Next up, Tadatsuna Kamagata Usuba. After seeing low results for BM 710, frankly I've lost hopes for any decent results here too. Testing Usuba was little bit different. It is a kasumi or clad blade. in other words there is a soft layer of steel(jigane) over hard steel core(hagane). Hagane is what I was interested in. First test went wrong, we hit jigane, but that was interesting itself too. Jigane tested 15HRC :) I could see that visually, the penetrator tip went real deep into the steel, making a bigger hole compared to 58.8HRC hard M2. Since the Rockwell testing calls for the flat surfaces we had to get the incline holder attachment and do the second test with it. The result was 62.3HRC. Now that was a lot closer to the target. I have never seen Tadatsuna's advertised hardness for their white steel, but the word on the street is that it should be 63-64HRC. If we go by that, then it's 0.7HRC below the lower bound of the range. However, in the absence of the official statement, it's nothing to judge. 62.3HRC is still ok for white steel, but I'd much rather have 64HRC or more. I'm pretty sure then I could grind at least 10° edge on this knife.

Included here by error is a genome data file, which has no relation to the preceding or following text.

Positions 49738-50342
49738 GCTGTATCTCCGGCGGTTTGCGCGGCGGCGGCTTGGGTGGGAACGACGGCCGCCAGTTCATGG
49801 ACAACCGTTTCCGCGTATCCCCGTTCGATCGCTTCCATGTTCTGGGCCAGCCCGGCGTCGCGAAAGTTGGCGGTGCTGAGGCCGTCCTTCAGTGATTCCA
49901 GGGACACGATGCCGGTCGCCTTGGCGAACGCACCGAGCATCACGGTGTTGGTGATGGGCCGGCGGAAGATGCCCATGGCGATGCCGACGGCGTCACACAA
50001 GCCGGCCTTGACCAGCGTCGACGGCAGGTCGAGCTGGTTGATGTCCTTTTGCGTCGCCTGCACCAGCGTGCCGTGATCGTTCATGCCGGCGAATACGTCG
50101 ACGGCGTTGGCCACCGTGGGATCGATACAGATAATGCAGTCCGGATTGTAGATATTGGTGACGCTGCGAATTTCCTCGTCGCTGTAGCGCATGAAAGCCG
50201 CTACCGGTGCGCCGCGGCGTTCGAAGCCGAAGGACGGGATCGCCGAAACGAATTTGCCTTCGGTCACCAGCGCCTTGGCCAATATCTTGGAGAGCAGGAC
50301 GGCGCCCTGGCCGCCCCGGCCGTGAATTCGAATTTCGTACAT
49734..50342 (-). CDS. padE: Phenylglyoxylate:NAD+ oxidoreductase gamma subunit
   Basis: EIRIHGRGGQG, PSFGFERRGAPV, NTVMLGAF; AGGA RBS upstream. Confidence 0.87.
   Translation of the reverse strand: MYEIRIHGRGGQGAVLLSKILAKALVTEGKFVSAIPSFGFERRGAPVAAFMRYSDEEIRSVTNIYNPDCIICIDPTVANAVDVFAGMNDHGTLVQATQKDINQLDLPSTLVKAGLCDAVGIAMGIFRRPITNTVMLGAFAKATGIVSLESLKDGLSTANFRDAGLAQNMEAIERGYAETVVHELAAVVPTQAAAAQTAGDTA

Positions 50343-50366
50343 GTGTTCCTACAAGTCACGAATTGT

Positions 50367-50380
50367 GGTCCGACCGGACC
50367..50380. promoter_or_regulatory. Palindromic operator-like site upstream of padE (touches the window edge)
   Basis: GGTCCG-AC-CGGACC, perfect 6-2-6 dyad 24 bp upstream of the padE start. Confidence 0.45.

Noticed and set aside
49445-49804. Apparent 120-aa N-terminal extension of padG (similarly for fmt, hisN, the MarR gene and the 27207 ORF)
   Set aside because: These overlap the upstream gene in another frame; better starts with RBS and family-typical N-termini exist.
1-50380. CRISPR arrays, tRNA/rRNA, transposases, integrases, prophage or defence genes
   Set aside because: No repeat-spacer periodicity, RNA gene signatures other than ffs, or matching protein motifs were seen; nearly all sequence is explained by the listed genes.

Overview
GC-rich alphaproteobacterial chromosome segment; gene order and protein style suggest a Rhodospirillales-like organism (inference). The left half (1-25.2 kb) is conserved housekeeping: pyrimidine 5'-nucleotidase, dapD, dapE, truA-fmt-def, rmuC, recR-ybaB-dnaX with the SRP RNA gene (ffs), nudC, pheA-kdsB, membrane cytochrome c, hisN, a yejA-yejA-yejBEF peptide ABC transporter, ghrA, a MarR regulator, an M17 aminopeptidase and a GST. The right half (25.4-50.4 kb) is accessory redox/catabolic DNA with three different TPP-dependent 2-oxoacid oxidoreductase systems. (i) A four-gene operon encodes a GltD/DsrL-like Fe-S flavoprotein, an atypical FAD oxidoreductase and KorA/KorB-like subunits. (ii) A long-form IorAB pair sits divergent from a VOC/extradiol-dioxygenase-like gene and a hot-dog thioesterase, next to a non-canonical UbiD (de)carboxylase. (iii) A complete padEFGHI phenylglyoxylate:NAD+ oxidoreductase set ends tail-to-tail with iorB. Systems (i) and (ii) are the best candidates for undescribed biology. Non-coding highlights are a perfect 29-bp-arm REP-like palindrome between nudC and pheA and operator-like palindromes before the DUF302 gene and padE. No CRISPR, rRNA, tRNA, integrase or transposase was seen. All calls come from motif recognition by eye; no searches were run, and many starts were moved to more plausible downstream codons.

I've mentioned above that I can't blame 58.8HRC hardness of the second BM 710 blade on Benchmade. The fact that I've had it recoated with Boron Carbide at BodyCote could have affected blade tampering. Boron Carbide requires heating the blade to high temperatures, as far as I know. So, if the temperature was high enough it could have softened the blade, granted that the blade would be simply let to cool down without proper procedures. On the other hand, I am not certain whether or not it was BC coating. Fact is that Benchmade themselves were using BC coating on their 154CM knives, but not on M2 knives. May be they knew that was the side effect? Eventually Benchmade dropped Boron Carbide coating altogether. Which, also can be an indication of the problem. Either way, I'm not trying to find the guilty party here. Whenever you customize your knife there is always a chance something will go wrong. Lots of people detamper their knives using electric sharpeners after all.